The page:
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Bettering the Customer Experience . . .
Is Your CEO Serious About Driving the Customer Agenda?
Jeanne Bliss has never seen a CEO who wouldnít sign up for customer loyalty, customer focus and just plain improving things for their customers.† Itís getting them to drive the company to do something about it thatís the challenge. Specific leadership actions occur in companies that have taken the commitment past lip service. Understanding customer issues and what drives customer loyalty become the stuff of everyday conversations. . . . read more >>
Predictably irrational customers
That consumers' purchasing decisions are irrational is old hat: an abundance of examples across industries attest to it. Fortunately, for marketers much of that irrationality is predictable; which could lead to rational planning on the marketing front.† An oft-found instance of it is the irrational fear of the number 13 driven by a combination of myths and religious lore known as triskaidekaphobia, a name derived from Greek.† It comes up again for scrutiny in The Wall Street Journal in a feature on high-end residential buildings in New York City. A slew of upmarket condos have steered clear of the 13th floor, not that it doesn't exist; just that it often gets (mis)numbered as the 14th.† . . . read more >>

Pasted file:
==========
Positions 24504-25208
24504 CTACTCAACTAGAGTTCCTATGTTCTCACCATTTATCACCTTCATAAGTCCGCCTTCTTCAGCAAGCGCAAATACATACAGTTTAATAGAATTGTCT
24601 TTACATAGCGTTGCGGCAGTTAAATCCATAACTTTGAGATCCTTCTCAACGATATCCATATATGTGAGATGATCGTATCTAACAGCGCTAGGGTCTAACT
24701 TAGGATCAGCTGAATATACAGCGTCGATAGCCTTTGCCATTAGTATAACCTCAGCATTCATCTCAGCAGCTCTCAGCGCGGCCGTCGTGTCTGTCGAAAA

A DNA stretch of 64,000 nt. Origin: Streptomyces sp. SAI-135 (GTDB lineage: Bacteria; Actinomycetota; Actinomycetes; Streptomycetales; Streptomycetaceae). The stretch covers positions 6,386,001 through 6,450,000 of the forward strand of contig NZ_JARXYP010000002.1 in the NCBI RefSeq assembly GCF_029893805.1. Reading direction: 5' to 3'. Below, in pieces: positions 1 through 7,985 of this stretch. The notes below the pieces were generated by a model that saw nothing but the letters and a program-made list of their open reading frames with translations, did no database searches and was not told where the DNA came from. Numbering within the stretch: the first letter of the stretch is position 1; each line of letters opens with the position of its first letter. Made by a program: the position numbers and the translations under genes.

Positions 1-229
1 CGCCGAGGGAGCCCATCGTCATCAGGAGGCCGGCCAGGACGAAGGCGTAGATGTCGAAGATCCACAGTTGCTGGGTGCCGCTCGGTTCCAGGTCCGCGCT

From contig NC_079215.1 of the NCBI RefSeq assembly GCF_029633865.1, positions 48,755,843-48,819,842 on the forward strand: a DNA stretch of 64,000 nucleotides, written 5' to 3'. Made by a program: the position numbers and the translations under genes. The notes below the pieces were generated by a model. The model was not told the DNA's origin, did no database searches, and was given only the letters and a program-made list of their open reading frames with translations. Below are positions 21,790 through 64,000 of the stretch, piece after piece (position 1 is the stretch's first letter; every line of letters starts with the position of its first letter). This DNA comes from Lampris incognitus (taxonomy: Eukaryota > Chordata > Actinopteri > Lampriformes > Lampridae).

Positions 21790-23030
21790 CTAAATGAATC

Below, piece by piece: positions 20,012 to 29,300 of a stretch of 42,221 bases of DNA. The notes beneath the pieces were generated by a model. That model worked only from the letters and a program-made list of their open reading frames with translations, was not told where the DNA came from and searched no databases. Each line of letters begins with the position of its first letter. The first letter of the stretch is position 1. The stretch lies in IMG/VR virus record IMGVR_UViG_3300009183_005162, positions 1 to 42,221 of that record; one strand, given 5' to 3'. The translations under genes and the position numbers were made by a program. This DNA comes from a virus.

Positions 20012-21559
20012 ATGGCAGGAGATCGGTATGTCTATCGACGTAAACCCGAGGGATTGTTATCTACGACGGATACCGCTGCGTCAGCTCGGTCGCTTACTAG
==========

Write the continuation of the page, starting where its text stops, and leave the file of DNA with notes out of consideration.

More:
Increasing Customer Engagement: Do You Matter to Your Customers?
As an avid explorer of food and wine, Louis Foong seeks out new places to visit and different cuisines to try. His experiences range from satiated to unimpressed and delighted to disappointed. He has his list of favorites, the tried and tested wines and restaurants that he will go back to any time with pleasure. Not all of these are fancy labels and/or expensive ones. But they work every time, especially when he doesn't have the time to plan ahead or just donít want to plan my meal. This, my friends is a standard, very typical human choice. And we donít give much thought to this behaviour in general. . . . read more >>
At-Risk' Customers: Can You Identify and Stabilize Them?
About a decade ago, Jill Griffin and Michael Lowenstein identified seven distinct customer life stages for the book, "Customer WinBack." These life stages, or components of the life cycle, could be applied to customers of any type, and any size of enterprise. The most serious, and potentially impactful, of these are customers "at risk." These customers have a proven high probability for defection. A decade later, that perspective hasn't changed. Because the average company loses between 20 percent and 40 percent of its customers a year, isolating drivers of risk and stabilization (i.e. repairing and rebuilding the relationship) are priorities for any enterprise. . . . read more >>